Sunday, March 27, 2011
Wednesday, March 23, 2011
This one came along with the delightful 'Book of Humour'. Well, almost. They were separated by just 4 days. Which does not make them twins... even fraternal ones at that... but so what, both make for a very good read!
I finished reading this book a while back... and I wonder how Ruskin Bond manages to weave such simple, joyous tales all the time. Refreshing, fragrant with the smell of nature, and a charm that makes you want to read them again and again. They never let your interest drift or your mind to wander. This one is yet another gem from his treasure-trove. When you relax in your small verandah or on a garden seat, take this book with you and open it at any page. You will be well rewarded.
Having grown up in the hills, in the lap of nature... in once idyllic Mussourie, Kasauli, Shimla, Dehradun and Jamnagar... no one understands nature like Ruskin Bond and it takes his ability to put this wonder into words. He is indeed nature's favourite child. He has celebrated the wonder and beauty of nature as few other contemporary writers have, or indeed can... for over fifty years and counting. Apparently he has yet to lose faith in Indians. In 2009, a report was published which stated that he was seen going down to the Mall in the evenings and stopping drivers, pleading with them not to honk so much. Bond was 75 then. You have to be made of something special to be that age and yet optimistic about changing Indians. It is an indication of his love for the hills and for nature and speaks volumes of the incorrigible optimist that he is. He is a believer in universal culture. Only someone like him can weave such tales, given the serenity and lyricism of his prose. No one else can. For sure!
In these pages, he writes of leopards padding down the lanes of Mussoorie after dark, the first shower of the monsoon in Meerut that brings with it a tumult of new life, the chorus of insects at twilight outside his window, ancient banyan trees and the short-lived cosmos flower, a bat who strays into his room and makes a night less lonely. He captivates with his collection of nature pieces... not just from the Himalayan foothills that he has made his home, but also from the cities and small towns that he lived in or traveled through as a young man. And he is young at heart. Always. Forever. No wonder he has few equals. He shares a deep camaraderie with nature and his stories flow smoothly like a sparkling brook... no dramatic flourishes, no villains, ugly fights, in them. There is warmth and plenty of it and the simple pleasures of life... which make them so very endearing.
He is a painter of words. Bond uses his pen as a brush to paint captivating images of his observations on and his experiences with nature and beckons his readers into his imagination... like the sweet fragrance of a flower in full bloom during spring. A book that relaxes the eyes, rests the mind, lulls the noise and lets one drift into the idyllic life with nature that most of us are unable to lead... thanks to incessant 'development' made in the name of 'progress'. The 'Book of Nature' is liberally sprinkled with gentle humour and gives you the feeling... that you are having a one-on-one conversation with the narrator himself over a cup of freshly brewed filter coffee. Or even a cup of masala chai. It is very, very soothing... almost like a lullaby on a hot summer afternoon. While the fragrance of his words... lingers on and on and on.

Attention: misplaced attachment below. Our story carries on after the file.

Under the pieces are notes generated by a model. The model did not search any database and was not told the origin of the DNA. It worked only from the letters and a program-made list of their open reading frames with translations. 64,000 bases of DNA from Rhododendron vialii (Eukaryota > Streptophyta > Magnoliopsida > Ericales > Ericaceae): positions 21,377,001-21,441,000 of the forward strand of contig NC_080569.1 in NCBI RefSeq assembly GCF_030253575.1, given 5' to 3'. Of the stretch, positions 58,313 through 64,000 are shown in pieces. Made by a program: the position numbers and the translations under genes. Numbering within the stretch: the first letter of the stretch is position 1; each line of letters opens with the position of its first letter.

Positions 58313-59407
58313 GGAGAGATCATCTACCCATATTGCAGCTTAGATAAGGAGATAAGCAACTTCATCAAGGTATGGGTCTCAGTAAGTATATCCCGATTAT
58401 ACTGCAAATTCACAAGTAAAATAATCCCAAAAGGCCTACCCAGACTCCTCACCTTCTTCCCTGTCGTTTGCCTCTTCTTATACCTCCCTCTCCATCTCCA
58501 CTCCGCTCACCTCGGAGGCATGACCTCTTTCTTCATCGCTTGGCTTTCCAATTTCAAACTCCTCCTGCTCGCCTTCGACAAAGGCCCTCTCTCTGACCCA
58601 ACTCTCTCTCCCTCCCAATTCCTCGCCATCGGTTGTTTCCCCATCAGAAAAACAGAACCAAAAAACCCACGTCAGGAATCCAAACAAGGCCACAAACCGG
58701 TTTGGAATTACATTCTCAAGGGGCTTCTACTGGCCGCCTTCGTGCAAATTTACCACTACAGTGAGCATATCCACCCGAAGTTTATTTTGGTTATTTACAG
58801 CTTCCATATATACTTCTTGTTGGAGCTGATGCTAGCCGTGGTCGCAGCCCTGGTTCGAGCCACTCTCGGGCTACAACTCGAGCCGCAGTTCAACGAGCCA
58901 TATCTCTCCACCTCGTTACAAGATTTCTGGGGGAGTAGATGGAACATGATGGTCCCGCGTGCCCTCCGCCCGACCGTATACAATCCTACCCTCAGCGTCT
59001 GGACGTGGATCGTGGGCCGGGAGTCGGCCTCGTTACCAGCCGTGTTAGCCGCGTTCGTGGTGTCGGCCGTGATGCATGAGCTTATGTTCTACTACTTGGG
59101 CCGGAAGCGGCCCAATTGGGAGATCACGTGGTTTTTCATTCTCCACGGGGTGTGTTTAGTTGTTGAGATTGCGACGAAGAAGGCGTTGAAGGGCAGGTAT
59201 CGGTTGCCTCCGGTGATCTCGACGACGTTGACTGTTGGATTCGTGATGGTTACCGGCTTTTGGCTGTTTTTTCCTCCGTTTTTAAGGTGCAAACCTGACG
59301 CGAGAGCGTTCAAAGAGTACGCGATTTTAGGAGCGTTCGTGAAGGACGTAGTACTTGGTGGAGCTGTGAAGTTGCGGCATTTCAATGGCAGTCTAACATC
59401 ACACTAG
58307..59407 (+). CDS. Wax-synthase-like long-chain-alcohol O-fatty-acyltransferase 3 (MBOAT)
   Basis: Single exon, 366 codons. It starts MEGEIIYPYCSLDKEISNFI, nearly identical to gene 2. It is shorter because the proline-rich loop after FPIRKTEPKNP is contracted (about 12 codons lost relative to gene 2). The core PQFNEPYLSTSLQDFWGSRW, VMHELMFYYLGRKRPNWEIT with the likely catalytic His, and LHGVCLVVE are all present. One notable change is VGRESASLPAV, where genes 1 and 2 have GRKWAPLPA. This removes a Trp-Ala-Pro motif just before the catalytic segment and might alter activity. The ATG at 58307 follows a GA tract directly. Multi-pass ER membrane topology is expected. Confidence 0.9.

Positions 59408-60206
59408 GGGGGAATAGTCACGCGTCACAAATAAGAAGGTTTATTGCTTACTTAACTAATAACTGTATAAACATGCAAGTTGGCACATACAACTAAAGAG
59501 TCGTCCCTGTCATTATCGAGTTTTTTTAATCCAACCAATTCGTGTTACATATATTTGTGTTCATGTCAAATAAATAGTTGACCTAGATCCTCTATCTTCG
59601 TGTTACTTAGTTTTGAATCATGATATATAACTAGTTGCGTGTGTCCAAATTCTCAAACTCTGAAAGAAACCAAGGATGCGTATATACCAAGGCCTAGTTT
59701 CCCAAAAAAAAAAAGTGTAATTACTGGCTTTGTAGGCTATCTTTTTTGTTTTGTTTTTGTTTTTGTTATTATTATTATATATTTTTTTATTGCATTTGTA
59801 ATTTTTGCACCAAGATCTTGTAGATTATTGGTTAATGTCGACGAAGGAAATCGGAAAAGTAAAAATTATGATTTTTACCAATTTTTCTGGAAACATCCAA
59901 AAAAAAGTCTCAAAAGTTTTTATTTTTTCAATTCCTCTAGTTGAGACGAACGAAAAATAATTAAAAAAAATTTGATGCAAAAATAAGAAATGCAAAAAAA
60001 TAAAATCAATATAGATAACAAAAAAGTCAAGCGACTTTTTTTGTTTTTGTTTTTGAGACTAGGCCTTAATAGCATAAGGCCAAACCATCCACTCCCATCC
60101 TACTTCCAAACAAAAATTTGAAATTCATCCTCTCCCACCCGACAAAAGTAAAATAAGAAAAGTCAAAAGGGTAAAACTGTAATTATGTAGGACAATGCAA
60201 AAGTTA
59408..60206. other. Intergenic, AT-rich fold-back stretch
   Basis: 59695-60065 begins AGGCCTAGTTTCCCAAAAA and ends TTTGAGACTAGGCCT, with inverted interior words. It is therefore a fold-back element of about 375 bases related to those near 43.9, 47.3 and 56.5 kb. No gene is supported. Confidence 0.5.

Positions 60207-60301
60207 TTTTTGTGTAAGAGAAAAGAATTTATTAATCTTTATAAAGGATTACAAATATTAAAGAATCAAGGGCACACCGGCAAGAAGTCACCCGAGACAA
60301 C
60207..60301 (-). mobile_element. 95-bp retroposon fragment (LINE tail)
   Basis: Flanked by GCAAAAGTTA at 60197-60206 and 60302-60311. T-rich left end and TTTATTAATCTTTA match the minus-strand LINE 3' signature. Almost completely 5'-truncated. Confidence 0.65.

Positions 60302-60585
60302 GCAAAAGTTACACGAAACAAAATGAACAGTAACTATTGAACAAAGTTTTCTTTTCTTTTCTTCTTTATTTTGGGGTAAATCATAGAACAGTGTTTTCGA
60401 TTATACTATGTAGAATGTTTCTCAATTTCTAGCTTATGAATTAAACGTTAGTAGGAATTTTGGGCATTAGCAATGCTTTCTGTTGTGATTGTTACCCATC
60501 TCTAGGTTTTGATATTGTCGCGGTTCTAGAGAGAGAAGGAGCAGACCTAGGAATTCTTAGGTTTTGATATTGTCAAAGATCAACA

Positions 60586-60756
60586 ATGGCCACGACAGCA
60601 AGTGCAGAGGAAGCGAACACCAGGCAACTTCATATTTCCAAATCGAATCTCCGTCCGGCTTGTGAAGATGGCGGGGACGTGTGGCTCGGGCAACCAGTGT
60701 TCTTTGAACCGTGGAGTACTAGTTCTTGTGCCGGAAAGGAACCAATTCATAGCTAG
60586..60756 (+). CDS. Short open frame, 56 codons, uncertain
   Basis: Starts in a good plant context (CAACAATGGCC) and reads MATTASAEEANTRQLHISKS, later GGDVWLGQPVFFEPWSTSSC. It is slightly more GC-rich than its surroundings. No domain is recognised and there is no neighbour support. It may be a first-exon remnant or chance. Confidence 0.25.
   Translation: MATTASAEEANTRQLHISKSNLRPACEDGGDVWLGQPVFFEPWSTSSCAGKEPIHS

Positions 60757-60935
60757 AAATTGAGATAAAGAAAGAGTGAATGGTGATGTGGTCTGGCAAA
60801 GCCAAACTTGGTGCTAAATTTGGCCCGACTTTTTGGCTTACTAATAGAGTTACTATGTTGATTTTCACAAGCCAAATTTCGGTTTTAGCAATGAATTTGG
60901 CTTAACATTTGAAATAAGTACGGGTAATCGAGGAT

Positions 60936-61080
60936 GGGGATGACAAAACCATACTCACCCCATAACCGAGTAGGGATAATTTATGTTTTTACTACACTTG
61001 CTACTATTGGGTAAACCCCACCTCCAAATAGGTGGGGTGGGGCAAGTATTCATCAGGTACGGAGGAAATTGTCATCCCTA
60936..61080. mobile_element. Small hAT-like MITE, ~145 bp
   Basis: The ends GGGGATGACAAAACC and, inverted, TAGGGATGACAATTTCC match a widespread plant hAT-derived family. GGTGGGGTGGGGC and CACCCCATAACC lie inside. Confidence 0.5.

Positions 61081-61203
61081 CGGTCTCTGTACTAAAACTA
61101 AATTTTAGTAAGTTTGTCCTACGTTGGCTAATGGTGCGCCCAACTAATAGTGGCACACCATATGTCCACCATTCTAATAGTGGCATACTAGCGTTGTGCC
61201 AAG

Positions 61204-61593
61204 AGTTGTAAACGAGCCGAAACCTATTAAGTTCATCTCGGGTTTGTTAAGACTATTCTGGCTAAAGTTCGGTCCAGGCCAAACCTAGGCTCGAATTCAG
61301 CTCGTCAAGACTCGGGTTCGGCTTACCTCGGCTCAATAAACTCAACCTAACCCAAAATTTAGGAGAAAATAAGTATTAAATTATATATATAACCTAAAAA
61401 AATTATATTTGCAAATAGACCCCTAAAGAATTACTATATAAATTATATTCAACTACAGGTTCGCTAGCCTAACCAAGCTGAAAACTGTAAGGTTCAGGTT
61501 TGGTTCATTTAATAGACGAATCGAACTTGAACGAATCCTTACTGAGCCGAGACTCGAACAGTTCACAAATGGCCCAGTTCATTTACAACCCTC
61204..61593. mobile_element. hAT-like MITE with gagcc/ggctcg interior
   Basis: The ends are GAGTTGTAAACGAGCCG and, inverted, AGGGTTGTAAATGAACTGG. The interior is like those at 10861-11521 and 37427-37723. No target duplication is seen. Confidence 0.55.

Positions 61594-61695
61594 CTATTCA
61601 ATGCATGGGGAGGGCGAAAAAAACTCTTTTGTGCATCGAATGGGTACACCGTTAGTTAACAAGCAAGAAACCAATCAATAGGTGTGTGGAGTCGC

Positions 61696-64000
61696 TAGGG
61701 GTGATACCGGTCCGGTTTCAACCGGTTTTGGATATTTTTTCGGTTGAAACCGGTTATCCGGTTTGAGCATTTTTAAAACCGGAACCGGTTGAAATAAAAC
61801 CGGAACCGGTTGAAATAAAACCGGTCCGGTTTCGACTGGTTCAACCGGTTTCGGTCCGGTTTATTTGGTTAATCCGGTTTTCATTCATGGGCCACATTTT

Some snippets about Bond: Come every Saturday, the portly figure of Ruskin Bond can be seen at the Cambridge Book Store sipping hot tea and obliging autograph hunters. Opened in 1952, just two years after Bond finished his schooling, he fondly savours the nostalgia of this place.
"I still remember buying Agatha Christie's 'Death on the Nile' in 1965 for Rs. 3 from this store," says the creative writer strolling down memory lane, while having a cup of tea. Thanks to Bond's voracious appetite for words in black and white, the store has remained in business. "Bond is a loyal patron of our book shop and his presence provides readers a chance to interact with him," states 85-year-old LD Arora, the owner of the shop. Unfazed by tourists and their accompanying children, who keep pestering him for autographs, he revels in showing his funny side to all the visitors.
"His mere two hours presence at the shop sells about 50-100 books every Saturday," discloses Sunil Arora, the owner's son and a personal friend of Bond.
When Jalandhar's Vandana and Delhi's Shelly Jain hurriedly purchased Bond's books to get them signed, an avid soccer lover opted for his autograph on a Ronaldo picture. "I am also a Ronaldo fan," reveals the storyteller later, while trying to catch soap bubbles blown by playful children in the shop. Clad in a red jumper, the ageing writer still retains his loyal readers, who seem to keep increasing by the day.
"He has an elephant's memory," recalls a lady from Delhi, who had last met Bond 21 years ago during a visit to the hill town as a student of St Thomas' School and now seen getting a couple of Bond's books autographed for her children. Funnily, when the poor weather dampened Arora's business, it was a good time for writers, points out Bond giving slight heartburn to his friend. But how would he walk up to his Landour home without an umbrella?
Ergo, went the shop assistant and came with a bunch of colourful umbrellas. And Bond selected the obvious – the blue umbrella. Was that meant for Biniya - the 11 year old girl and the protagonist of his famous story 'The Blue Umbrella'? Well, nobody knows. (But as it turned out later, Bond's beloved Blue Umbrella had a gaping hole and had to be replaced).
Photograph: Pic courtesy: link.
Friday, March 18, 2011
Wednesday, March 16, 2011
Author's note: Do read the 1st part of this post here.
This is the 2nd part of the same post that I discovered while trawling the net... and decided to share it on my blog... so that all my readers can be entertained as well :)
After the Tehmuri dynasty was over the throne of unified India was once again empty, and since somebody had to be king it was decided by mutual consent to let Babur, an unemployed regent at the time, take the seat of power. Babur had lost his own kingdom in Samarkand you see, and since Samarkand was a pretty big place, he didn't want to go looking for it.